These are promotional images of the Japanese anime Aldnoah.Zero, which began airing on 5 July, 2014. It includes the title of the show in both English and Japanese, as well as an English catchcopy. The English text utilizes Replica font in bold (with a stylized capital A in the title); the Japanese text uses a yet unidentified font.
Frutiger Serif is also used on the website.
Aldnoah Zero is kind of a trend-setter in terms of typography in Japanese TV anime. Perhaps for the first time, design specialists are invited: Tomoyuki Arima (有馬トモユキ) and Takuya Sejima (瀬島卓也). Also for the first time it was a conscious decision to collaborate with a type foundry, in this case Type Project, spearheaded by Isao Suzuki (铃木功).
The Japanese Gothic that accompanies Replica in logotypes is Type Project’s AXIS series, designed primarily by Suzuki and mainly targetting on-screen display. Apple Japan’s website uses a (presumably customized) AXIS, renamed in CSS as “Apple TP”.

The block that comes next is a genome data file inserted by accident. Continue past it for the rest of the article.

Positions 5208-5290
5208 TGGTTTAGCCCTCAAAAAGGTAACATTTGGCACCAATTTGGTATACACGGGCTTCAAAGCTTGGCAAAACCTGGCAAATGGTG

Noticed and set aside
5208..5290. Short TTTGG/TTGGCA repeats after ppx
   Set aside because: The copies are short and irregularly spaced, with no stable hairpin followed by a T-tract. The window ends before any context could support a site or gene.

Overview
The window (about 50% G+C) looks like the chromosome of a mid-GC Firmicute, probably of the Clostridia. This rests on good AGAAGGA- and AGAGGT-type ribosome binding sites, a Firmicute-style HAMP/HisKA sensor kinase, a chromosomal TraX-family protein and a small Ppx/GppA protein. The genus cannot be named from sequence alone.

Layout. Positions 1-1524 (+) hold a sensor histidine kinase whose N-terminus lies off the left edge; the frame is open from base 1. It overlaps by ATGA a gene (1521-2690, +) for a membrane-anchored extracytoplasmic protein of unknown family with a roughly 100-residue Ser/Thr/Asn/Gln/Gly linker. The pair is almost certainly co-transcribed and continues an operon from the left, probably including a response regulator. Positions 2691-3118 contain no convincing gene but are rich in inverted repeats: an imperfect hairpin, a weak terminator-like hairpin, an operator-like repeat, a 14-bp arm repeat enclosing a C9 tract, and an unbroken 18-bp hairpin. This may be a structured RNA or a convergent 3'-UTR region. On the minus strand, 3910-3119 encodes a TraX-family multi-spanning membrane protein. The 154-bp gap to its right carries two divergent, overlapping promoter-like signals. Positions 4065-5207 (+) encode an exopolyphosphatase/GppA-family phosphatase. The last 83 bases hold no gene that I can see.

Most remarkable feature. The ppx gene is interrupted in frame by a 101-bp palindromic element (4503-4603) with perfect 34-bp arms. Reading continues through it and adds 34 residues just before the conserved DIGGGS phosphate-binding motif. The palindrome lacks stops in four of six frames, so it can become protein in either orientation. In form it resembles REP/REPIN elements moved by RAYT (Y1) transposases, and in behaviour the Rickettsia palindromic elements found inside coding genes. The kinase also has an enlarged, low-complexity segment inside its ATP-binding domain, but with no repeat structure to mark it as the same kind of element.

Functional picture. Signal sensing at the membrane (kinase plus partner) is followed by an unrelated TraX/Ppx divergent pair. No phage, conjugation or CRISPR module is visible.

This typeface family also comes with a Multiple-Master-like solution, first named “Adjustable Font” and later renamed “FitFont”. When it was still named “Adjustable Font”, the customer could probably control the interpolation on width, weight, contrast and height axises locally. After it was replaced by “FitFont”, Type Project’s website allows previewing parametric changes online, and only delivers font files after customization and purchase, effectively taking away the local interpolation capability.
One thing this entry (as of Aug 27, 2016) has not mentioned is that the typeface inside episodes is a serif also by Type Project, named TP Mincho. In addition to its superb contour quality, TP Mincho also comes with low-, medium- and high-contrast sub-families, making it easy to maintain consistency while pairing with different Latin typefaces.
Also, Tomoyuki Arima drew the logotype (source).
A-1 Pictures is the animation studio, and “Olympus Knights” is a name for the group of writers behind the anime’s story. Neither are related at all to graphic design.
Contributed by Matthew Buchanan